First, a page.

Cisco, NetApp tout entry-level FlexPod cloud architecture

The FlexPod is designed for 500 to 1,000 users

By , Computerworld |  Cloud Computing, Cisco, NetApp

Cisco and NetApp today announced plans to sell a new FlexPod cloud architecture, this time as an entry-level model designed and priced for smaller workloads.

Announced in 2010, FlexPod is a pre-configured, pre-certified storage network. It was originally configured for user groups of between 1,000 and 2,000 people.

The original FlexPod came with a NetApp FAS3210 midrange array, Cicso's Unified Computing System (UCS) blade server and a Nexus switch, and VMware's vSphere cloud platform and vCenter management console.

The new entry-level FlexPod, expected to be available in May, is sized for business application workloads with 500 to 1000 users.

Like its predecessor, the new FlexPod series is built on scalable architecture that combines computing, networking and storage products from Cisco and NetApp. Additionally, the two companies have validated several new management tools from software vendors, such as CA, Cloupia and Gale Technologies, for all FlexPod design architectures.

At the element management layer, FlexPod users can also leverage NetApp Operations Manager, Protection Manager, Provisioning Manager, VMware vCenter and Cisco UCS and Nexus Managers, which are included as part of the overall FlexPod package.

The entry-level FlexPod combines the NetApp FAS2240 storage array and the Cisco UCS C-Series Nexus 5000 Switches, the Nexus 2232 Fabric Extender and the Cisco UCS 6200 Series Fabric Interconnects. The Fabric Interconnects provide the management and communication backbone for the Cisco UCS B-Series Blades and Cisco UCS 5100 Series Blade Server Chassis.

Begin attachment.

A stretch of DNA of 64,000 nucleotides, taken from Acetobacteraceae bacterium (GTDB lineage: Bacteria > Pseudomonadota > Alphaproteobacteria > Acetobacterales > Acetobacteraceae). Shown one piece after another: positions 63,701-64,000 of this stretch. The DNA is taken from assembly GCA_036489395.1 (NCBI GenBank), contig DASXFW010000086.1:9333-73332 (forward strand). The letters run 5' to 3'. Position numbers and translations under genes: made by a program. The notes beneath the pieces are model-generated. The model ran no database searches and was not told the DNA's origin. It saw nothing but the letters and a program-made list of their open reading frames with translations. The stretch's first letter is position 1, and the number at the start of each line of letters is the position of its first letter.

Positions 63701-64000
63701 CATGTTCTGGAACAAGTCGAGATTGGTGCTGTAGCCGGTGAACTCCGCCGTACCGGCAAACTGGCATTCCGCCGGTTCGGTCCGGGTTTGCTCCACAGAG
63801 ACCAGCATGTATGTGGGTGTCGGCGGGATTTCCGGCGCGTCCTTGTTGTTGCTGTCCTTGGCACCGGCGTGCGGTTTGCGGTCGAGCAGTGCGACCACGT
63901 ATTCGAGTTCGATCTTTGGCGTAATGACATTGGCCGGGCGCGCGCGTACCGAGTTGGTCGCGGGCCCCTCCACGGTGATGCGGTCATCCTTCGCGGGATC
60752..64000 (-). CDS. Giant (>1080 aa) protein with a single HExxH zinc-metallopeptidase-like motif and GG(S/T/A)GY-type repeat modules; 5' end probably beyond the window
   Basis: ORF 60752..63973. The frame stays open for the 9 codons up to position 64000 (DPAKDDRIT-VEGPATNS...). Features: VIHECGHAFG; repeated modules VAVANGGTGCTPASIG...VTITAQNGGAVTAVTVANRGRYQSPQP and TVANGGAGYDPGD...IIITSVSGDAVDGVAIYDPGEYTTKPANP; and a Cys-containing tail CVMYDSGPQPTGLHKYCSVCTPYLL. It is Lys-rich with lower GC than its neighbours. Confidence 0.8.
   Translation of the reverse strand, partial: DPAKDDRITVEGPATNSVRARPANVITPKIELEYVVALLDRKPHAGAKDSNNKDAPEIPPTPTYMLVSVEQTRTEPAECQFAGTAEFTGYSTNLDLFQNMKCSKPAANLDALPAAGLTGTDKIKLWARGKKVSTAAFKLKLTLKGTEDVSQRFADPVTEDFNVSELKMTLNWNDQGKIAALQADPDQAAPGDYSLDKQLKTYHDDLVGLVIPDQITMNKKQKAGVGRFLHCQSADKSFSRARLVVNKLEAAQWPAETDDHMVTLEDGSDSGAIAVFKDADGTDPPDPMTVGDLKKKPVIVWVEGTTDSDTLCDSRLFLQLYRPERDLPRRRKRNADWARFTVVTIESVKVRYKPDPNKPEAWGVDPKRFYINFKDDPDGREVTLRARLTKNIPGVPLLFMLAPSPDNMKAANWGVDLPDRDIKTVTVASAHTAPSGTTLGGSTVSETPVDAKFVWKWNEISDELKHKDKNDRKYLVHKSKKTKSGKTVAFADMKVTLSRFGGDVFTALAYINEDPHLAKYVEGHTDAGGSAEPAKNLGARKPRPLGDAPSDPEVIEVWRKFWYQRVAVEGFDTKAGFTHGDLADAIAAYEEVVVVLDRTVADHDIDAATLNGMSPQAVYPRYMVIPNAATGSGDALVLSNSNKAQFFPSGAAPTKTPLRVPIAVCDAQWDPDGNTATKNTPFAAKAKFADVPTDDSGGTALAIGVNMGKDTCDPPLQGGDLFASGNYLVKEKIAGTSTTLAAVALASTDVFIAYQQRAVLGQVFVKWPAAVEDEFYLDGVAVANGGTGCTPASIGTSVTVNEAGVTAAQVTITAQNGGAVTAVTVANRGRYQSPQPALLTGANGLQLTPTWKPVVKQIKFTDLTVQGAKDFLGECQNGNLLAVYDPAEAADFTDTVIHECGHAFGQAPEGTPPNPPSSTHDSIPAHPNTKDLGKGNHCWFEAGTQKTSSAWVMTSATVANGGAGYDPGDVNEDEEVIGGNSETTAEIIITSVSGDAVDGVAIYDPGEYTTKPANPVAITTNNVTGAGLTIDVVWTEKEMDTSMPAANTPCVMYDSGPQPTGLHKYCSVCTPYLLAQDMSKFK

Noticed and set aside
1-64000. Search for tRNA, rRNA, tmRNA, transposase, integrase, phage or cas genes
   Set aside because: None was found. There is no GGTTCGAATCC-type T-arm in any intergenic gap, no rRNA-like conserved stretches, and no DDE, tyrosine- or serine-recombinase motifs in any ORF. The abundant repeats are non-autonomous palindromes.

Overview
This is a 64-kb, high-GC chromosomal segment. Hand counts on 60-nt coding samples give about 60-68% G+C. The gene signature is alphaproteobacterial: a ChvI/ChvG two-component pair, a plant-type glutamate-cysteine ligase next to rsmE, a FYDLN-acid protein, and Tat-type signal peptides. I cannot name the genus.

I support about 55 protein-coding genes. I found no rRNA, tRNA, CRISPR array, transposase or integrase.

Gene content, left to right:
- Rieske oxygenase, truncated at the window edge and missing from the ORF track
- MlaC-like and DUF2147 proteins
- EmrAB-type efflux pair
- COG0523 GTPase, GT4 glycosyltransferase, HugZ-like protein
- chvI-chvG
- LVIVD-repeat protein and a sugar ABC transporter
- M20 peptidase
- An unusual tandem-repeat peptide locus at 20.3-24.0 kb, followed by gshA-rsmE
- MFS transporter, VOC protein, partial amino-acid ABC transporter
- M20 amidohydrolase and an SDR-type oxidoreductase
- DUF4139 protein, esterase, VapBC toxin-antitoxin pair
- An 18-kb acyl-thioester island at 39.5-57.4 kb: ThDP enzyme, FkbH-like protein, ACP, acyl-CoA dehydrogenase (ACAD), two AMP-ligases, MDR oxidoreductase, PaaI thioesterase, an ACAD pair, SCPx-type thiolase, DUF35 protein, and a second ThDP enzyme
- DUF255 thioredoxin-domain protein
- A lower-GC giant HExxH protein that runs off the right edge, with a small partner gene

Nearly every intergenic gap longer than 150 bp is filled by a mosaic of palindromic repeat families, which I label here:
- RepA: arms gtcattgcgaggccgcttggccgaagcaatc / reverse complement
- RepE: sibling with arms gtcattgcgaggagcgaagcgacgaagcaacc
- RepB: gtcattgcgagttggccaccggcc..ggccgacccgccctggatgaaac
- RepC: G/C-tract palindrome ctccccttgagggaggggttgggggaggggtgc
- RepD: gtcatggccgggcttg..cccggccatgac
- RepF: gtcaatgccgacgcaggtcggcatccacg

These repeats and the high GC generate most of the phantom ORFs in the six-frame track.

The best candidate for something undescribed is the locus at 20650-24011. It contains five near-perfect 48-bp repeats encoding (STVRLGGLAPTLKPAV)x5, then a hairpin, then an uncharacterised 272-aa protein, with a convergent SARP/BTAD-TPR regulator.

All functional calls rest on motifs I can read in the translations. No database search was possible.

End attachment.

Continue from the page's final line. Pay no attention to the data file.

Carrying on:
Cisco and NetApp refused to disclose pricing for FlexPod, saying it will vary based on the design.

Omer Mushahwar, senior associate at urban architectural firm Torti Gallas and Partners, said in a statement that the company was looking for a cloud solution to replace a large part of its existing server infrastructure. "We sought three things: storage, speed, and virtualization," Mushahwar said.

FlexPod, he said, replaced aging equipment and freed the firm from a physical environment.

"Our FlexPod solution has helped us to prevent the loss of $45,000 per day during power outages, streamline IT management, improve service levels, position the company for growth and [it] empowers us to serve our clients and generate revenue without skipping a beat," he said.


Originally published on Computerworld |  Click here to read the original story.
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